Near empty baby formula shelves at a Fargo big box store.
Ben Morris / WDAY News

For Anders and Allison Nygren, keeping their son, Leighton, fed should not be this hard.

But a shortage of baby formula that has hit the nation has the couple concerned.

“The shortage really didn't hit Rochester until about three, four weeks ago," Anders Nygren said. "You walk in and there's absolutely nothing on the shelves. You then start searching online and everything says sold out, I mean, it’s not a pleasant experience.”

The struggles are not limited to Rochester or even Minnesota. The shortage began after the Food and Drug Administration cited unsafe practices committed by Abbott Nutrition Laboratories, where baby formula products resulted in the deaths of two infants due to a rare bacterial illness. Since the FDA shut down production at the Abbott plant where the illness was traced back to, formula shortages have become all too common on store shelves.

While stores carrying baby formula continue to be bare across the country, families with infants have turned to community pages on social media platforms to assist one another in finding and providing formula to each other when they can.

The Nygrens, of Rochester, are one of those couples.

Read more from Forum News Service's Theodore Tollefson

5. West Fargo School Board candidates answer questions at candidate panel

West Fargo School Board Candidates spoke to voters at a panel sponsored by the League of Women Voters Red River Valley, Tuesday, May 17. From left, Jon Erickson, Cole Davidson, Jessica Jackson, Mark Staples, Jessica Jones and Jim Jonas.
Wendy Reuer/The Forum

Six of the seven West Fargo School Board candidates who will vie for four open seats in the June 14 election were open to answering questions, Tuesday, May 17.

League of Women Voters Red River Valley sponsored a candidate panel Tuesday evening. Incumbents Jon Erickson, Jessica Jackson and Jim Jonas, as well as appointed member Mark Staples, were joined by newcomers Cole Davidson and Jessica Jones. Candidate Scott Daniel Kasprick did not attend.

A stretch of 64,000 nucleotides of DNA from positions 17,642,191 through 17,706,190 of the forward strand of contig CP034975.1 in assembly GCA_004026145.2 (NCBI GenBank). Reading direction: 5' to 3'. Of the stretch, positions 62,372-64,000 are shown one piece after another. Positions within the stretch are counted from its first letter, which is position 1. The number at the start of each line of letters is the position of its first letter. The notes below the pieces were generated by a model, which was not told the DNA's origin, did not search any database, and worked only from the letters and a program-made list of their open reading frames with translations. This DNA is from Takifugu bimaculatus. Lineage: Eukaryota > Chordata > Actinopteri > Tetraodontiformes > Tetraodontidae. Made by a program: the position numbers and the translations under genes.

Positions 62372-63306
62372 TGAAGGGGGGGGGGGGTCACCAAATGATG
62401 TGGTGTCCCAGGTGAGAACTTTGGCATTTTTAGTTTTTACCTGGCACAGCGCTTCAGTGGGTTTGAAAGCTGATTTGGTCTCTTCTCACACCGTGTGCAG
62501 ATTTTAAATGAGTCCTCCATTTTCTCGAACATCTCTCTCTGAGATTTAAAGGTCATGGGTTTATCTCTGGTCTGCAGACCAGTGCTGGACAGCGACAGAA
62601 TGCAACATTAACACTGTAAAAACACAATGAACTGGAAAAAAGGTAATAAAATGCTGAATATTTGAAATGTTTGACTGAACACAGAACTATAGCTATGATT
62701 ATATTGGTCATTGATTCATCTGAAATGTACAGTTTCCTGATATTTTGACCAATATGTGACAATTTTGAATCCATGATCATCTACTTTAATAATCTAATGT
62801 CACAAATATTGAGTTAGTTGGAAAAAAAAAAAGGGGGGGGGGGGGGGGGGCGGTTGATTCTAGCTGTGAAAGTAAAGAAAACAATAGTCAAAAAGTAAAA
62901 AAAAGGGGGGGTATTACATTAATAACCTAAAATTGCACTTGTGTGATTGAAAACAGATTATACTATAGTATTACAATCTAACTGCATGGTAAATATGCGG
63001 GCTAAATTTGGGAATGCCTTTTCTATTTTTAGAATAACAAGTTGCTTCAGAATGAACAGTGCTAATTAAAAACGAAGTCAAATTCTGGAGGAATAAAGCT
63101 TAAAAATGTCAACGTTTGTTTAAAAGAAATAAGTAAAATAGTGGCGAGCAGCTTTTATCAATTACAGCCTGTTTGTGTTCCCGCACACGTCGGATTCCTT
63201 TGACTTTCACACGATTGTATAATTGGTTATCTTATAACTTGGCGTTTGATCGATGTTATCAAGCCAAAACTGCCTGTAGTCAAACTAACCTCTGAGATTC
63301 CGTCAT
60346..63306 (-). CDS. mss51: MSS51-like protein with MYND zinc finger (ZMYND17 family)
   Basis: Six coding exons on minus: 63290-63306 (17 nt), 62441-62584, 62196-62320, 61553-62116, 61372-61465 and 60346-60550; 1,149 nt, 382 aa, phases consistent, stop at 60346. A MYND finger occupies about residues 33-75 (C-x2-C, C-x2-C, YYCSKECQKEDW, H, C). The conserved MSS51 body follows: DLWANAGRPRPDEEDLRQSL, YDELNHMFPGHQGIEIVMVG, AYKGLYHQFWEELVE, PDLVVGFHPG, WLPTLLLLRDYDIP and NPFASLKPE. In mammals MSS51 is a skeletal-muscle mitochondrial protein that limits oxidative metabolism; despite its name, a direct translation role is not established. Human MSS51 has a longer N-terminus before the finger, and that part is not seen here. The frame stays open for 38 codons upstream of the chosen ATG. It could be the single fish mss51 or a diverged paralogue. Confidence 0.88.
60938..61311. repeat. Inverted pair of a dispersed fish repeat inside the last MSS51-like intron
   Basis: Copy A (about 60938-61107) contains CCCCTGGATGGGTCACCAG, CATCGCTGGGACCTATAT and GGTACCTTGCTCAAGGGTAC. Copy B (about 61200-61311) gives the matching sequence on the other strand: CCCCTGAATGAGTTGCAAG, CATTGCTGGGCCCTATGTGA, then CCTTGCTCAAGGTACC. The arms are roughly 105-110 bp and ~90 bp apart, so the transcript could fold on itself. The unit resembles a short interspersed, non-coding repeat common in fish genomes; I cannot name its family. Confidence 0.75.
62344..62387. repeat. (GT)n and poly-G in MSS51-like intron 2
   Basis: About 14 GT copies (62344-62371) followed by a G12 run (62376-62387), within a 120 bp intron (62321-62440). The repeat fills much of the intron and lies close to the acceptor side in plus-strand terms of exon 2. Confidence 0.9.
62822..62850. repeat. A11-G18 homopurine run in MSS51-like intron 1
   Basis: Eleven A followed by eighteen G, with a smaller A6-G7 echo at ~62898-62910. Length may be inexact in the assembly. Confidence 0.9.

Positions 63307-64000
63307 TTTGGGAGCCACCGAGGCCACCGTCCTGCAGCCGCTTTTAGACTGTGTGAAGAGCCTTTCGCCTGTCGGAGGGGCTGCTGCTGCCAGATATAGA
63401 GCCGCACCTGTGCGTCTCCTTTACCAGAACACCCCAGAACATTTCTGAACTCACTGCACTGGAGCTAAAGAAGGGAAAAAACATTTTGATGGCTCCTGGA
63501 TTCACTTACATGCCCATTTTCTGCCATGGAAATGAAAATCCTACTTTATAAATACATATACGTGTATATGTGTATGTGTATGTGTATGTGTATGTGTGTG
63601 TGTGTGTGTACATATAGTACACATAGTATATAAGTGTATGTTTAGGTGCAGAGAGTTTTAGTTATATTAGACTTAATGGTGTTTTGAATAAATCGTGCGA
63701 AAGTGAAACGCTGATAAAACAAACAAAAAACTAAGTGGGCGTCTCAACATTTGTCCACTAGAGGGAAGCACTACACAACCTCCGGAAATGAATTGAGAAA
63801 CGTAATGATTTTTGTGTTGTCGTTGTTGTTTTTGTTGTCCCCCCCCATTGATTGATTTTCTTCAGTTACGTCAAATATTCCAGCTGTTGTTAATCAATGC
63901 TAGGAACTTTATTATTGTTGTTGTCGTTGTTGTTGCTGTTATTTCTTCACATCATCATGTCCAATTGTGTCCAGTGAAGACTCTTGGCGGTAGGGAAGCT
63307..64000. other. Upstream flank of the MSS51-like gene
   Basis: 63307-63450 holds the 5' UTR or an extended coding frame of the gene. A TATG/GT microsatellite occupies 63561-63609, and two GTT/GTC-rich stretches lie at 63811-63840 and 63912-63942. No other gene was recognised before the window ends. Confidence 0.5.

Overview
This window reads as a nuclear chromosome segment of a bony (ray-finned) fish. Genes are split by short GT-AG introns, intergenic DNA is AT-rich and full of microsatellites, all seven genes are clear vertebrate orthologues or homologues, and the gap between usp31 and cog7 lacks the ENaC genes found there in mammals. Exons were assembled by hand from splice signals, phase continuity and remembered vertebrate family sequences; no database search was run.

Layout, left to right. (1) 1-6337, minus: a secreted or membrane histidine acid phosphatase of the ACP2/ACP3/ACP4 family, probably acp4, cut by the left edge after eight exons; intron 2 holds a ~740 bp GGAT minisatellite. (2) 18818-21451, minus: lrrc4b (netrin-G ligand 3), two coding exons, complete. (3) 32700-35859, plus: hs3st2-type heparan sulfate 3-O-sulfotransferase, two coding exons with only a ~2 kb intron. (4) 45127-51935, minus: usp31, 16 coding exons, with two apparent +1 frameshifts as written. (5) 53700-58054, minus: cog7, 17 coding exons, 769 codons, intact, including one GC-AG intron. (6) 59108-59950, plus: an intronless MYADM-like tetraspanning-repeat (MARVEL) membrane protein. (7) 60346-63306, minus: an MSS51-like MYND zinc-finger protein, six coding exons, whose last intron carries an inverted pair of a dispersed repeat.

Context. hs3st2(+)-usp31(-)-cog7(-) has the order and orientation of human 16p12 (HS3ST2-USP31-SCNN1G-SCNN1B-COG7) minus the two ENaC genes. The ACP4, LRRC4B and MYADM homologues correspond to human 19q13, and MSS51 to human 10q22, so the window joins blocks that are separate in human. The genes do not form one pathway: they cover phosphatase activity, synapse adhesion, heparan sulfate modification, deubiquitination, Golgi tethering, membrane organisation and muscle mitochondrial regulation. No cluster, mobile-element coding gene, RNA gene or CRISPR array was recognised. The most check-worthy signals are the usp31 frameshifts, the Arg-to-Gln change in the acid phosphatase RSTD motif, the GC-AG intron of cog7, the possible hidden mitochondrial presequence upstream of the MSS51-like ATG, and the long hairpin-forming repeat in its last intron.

Each candidate was given about 1 minute to answer submitted questions from audience members. The questions ranged from specific candidate ideals to those that touched on national issues such as policies addressing transgender students, student behaviors and teacher retention policies.

Davidson was raised on a ranch in western North Dakota and worked in higher education at North Dakota State University. He now works in sales for a large corporation. Davidson said he is running for his family, including his children who are students in the district. He said he sees controversial social ideologies being promoted in schools and he is concerned distance learning is a detriment to learning. Davidson said he doesn't like what he is seeing in schools across the nation.

Read more from The Forum's Wendy Reuer

Our newsroom occasionally reports stories under a byline of "staff." Often, the "staff" byline is used when rewriting basic news briefs that originate from official sources, such as a city press release about a road closure, and which require little or no reporting. At times, this byline is used when a news story includes numerous authors or when the story is formed by aggregating previously reported news from various sources. If outside sources are used, it is noted within the story.
What to read next
The North Dakota Highway Patrol is investigating the crash.
Follow this Fargo-Moorhead news and weather podcast on Apple, Spotify, and Google Podcasts.
A select rundown of stories found on InForum.
Smoke bombs and crowd control tactics were employed as protesters took to the streets in an unpermitted protest that police say challenged their ability to keep everyone safe.